This evening I helped Baylor host a UIL programming competition for nine local high schools. Each high school brought one team of three students, and each team member took a written exam on various programming topics before coming together for a two-hour programming contest. Each team’s exam scores were combined with their contest score to determine their rank at the end of the night.

Five other students and I helped during the programming contest, which was identical in concept to the one in which I participated in November. Each team had one computer and twelve problems to attempt to solve, and each time they thought they had a solution, they would put it on a floppy disk — yes, a floppy — and give it to an assistant to be taken to the judges. One student assistant was needed to join a faculty member as a judge, and I volunteered. I checked teams’ submissions, making sure that their program gave the right output for various inputs. Each submission was marked as correct or incorrect and then returned to the team by a runner.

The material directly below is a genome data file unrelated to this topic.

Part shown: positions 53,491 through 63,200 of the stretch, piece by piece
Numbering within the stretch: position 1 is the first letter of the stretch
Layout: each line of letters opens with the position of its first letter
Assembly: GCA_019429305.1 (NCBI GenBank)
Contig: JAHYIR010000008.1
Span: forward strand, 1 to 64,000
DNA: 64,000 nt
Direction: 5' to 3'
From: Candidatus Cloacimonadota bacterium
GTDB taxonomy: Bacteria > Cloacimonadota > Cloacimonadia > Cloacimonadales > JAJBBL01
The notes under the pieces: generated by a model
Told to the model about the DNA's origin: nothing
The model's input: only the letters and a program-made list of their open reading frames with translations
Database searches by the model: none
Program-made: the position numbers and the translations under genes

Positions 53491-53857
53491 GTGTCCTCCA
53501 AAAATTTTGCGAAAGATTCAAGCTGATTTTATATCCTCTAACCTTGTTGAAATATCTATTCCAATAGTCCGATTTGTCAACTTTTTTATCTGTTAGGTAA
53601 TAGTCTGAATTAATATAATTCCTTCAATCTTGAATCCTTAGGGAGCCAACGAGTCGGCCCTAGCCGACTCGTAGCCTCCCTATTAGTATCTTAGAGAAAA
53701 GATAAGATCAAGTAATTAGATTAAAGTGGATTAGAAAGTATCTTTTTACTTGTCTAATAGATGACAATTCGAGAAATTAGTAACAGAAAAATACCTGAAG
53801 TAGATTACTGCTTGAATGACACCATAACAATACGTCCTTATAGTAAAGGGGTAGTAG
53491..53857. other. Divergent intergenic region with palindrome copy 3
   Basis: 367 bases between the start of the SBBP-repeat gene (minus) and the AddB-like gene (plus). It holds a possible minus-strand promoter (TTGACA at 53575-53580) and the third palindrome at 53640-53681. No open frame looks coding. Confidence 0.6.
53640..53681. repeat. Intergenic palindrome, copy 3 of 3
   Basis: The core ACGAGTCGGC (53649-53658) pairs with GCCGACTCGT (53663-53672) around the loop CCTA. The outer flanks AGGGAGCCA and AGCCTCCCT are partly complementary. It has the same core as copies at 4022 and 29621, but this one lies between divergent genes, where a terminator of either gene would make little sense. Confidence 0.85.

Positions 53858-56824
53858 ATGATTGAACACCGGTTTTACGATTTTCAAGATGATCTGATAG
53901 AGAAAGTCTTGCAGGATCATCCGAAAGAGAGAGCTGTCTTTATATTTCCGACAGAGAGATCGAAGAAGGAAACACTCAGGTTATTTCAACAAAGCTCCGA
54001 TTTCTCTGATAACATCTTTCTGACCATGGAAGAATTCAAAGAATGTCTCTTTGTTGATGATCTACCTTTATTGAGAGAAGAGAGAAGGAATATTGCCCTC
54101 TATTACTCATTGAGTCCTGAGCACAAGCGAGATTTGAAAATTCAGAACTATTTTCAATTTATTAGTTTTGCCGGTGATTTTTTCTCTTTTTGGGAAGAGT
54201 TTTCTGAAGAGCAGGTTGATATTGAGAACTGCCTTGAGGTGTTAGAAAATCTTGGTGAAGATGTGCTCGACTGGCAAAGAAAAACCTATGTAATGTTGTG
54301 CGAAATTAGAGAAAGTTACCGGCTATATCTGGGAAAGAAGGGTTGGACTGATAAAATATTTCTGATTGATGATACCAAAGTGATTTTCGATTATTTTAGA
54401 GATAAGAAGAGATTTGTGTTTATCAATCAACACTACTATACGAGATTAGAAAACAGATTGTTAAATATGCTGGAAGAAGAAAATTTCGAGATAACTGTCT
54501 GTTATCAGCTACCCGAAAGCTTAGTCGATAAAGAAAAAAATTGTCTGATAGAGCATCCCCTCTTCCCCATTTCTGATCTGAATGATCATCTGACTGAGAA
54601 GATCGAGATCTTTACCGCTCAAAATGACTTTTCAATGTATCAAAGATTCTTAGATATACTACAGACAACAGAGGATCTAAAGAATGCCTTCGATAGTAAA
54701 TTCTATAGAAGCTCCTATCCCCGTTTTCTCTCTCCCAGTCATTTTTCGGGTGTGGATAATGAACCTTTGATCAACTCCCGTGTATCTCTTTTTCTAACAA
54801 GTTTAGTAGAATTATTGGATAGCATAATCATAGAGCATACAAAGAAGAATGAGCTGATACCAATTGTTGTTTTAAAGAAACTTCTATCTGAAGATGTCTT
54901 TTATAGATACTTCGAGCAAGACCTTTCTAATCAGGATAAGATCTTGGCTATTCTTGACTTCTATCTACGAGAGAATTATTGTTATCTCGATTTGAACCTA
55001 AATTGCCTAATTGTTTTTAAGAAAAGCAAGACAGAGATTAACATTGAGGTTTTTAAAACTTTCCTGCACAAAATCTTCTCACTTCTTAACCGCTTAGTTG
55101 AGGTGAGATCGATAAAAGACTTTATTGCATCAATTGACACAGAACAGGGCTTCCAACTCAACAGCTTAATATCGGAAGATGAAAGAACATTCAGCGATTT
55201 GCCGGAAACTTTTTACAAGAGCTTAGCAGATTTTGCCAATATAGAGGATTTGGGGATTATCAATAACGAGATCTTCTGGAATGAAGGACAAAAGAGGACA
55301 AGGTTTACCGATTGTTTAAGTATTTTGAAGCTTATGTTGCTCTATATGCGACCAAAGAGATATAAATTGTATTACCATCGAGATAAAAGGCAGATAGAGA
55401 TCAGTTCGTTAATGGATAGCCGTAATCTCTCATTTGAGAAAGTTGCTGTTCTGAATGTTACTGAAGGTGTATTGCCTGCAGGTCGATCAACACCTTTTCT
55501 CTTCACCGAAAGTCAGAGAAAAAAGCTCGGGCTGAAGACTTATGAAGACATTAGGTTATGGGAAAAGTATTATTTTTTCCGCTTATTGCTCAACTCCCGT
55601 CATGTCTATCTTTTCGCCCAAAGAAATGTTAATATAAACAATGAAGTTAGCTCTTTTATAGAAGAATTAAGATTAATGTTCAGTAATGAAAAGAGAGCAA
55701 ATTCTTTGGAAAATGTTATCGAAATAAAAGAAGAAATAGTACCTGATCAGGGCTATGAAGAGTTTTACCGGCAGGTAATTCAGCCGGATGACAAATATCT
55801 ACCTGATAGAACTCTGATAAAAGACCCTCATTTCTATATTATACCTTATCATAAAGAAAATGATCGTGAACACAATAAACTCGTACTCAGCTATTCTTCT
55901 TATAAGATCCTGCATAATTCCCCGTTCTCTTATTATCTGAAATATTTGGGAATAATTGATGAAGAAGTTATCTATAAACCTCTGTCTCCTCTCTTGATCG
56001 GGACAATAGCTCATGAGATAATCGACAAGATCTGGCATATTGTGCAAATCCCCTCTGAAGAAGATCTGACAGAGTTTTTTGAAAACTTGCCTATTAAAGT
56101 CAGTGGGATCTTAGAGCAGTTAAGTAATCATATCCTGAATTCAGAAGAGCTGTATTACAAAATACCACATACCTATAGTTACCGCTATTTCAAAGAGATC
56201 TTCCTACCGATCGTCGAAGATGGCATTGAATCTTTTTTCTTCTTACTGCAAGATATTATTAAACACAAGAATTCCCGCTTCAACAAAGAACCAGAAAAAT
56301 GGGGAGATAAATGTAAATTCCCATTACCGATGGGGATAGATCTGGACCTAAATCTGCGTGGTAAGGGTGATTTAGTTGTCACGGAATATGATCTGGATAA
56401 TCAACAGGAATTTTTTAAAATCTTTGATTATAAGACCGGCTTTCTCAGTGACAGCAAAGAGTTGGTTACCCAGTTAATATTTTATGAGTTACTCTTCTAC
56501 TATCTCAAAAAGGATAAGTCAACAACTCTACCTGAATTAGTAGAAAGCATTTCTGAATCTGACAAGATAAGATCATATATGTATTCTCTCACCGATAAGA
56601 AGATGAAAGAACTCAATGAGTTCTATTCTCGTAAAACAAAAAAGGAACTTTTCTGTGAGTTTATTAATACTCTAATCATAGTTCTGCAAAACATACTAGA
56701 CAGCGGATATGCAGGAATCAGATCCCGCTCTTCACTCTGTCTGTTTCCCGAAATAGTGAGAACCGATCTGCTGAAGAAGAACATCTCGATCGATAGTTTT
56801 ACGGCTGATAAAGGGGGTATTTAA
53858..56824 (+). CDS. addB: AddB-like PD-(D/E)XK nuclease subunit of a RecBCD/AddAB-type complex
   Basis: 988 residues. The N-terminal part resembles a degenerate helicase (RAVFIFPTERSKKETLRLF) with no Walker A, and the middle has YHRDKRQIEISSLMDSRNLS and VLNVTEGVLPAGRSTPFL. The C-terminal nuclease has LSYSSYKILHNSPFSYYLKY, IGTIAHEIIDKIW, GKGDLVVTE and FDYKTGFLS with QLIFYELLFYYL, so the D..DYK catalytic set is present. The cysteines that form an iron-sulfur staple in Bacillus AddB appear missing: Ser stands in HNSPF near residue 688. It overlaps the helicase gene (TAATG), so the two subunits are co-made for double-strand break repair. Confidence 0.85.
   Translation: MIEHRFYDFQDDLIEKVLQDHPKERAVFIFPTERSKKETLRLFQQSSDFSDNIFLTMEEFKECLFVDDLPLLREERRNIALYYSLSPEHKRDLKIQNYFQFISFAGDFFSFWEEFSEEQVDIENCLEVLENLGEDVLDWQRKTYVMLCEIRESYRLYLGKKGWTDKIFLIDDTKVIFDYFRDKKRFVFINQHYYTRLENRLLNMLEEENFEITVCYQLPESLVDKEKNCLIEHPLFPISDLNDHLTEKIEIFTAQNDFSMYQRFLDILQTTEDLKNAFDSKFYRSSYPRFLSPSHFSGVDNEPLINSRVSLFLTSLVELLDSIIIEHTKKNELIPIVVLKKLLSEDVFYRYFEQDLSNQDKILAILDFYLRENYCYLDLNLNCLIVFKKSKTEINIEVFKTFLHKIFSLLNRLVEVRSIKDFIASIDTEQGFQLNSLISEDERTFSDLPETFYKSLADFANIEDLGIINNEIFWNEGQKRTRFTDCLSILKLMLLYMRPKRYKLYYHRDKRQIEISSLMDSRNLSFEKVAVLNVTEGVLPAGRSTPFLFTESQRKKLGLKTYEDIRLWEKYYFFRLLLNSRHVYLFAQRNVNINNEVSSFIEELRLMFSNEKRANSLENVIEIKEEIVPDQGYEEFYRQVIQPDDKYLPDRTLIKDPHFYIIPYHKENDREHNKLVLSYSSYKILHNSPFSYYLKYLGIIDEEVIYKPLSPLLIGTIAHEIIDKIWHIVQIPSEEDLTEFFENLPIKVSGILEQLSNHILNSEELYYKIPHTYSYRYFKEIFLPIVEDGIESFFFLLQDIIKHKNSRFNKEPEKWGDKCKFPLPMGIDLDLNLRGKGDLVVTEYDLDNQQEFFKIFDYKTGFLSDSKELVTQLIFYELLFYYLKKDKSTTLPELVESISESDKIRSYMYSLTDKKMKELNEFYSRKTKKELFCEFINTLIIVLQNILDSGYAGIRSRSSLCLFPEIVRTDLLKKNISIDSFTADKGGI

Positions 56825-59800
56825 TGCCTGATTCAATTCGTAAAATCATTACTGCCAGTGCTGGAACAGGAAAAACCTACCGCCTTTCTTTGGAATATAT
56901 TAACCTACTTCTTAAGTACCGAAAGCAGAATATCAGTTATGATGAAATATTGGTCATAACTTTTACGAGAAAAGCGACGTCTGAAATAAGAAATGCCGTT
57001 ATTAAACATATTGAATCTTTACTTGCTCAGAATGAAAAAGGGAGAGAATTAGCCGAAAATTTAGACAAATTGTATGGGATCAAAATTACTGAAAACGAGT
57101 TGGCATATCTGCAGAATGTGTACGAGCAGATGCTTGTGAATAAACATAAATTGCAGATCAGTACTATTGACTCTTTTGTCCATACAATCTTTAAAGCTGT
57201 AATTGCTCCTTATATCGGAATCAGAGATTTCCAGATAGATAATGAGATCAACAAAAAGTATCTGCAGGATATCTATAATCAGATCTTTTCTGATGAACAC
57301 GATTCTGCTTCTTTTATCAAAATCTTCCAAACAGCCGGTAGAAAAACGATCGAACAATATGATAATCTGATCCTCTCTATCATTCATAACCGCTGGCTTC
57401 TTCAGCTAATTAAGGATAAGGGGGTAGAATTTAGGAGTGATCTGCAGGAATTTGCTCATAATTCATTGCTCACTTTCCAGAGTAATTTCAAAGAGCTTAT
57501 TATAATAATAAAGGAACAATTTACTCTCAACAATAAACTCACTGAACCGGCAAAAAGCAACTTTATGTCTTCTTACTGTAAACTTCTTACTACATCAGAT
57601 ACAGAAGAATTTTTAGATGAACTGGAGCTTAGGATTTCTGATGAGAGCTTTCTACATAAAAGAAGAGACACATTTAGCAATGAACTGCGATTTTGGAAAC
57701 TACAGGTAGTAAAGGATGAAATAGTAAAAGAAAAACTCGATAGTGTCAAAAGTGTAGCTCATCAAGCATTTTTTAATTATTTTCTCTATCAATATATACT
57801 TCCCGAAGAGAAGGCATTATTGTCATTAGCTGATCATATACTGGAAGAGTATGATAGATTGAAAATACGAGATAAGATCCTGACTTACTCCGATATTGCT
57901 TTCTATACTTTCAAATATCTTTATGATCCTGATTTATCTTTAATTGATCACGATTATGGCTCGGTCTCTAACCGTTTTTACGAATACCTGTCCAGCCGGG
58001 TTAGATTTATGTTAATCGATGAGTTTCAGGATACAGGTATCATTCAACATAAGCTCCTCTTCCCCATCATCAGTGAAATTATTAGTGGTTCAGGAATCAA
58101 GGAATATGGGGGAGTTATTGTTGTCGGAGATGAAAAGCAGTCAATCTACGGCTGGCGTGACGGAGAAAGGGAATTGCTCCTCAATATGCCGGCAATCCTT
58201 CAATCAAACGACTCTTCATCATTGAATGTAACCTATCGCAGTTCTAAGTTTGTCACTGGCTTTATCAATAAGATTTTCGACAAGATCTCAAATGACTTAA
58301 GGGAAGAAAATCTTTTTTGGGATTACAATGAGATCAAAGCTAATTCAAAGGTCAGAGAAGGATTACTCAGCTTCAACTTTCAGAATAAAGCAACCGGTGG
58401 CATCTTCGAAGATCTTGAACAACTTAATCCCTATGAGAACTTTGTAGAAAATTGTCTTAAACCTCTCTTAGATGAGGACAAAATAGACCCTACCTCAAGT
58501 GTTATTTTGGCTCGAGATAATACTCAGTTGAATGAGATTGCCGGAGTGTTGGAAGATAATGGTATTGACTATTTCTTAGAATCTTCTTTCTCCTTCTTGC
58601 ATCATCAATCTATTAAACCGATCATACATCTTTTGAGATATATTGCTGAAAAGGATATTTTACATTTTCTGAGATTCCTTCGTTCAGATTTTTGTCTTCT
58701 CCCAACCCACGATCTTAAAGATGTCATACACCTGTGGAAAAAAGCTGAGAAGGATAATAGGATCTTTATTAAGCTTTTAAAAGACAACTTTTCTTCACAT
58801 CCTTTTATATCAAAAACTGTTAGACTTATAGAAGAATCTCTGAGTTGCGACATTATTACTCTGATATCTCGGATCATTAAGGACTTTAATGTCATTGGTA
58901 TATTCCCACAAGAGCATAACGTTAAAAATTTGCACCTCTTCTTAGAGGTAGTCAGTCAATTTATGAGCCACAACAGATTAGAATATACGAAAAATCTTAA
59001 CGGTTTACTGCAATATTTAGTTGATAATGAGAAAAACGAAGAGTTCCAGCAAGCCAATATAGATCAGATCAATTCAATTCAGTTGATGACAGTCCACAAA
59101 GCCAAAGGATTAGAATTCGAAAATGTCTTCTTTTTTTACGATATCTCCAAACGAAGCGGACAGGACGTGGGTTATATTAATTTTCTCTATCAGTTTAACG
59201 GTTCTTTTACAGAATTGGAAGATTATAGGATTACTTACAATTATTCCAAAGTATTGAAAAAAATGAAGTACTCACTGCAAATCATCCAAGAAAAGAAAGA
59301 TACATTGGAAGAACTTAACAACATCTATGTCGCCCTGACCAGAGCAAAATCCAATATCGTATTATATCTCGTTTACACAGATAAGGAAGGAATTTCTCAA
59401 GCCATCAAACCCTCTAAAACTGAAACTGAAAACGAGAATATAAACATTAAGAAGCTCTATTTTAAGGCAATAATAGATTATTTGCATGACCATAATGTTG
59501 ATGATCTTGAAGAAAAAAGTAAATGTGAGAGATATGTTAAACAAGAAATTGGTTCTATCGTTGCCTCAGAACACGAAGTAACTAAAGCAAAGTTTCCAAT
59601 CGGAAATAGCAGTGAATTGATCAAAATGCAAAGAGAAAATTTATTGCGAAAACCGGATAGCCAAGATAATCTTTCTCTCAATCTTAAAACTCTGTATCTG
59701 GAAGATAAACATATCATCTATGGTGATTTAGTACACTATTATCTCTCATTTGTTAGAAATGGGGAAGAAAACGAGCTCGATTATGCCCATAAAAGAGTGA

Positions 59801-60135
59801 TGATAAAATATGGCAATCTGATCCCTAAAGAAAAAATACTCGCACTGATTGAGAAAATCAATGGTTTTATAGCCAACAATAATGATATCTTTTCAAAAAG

One of the funniest submissions was for a problem which required the students’ program to read a list of even numbers between 4 and 100 and for each number print each pair of prime numbers that could be added to form that number. For example, for the input “18″, the output would be “18 = 5 + 13 = 7 + 11″. Rather than make their program compute prime numbers, one team computed them by hand and hard-coded their list into the program. The funny part is that their code was entirely correct, but their list of primes was not, so they kept getting wrong answers. Eventually they removed a number which didn’t belong in the primes list (91, which is divisible by 7 and 13), but they were still missing one (89).

I guess not everyone might find mistakes in prime number calculation funny, but it’s comedy gold for a judges’ room full of computer science people.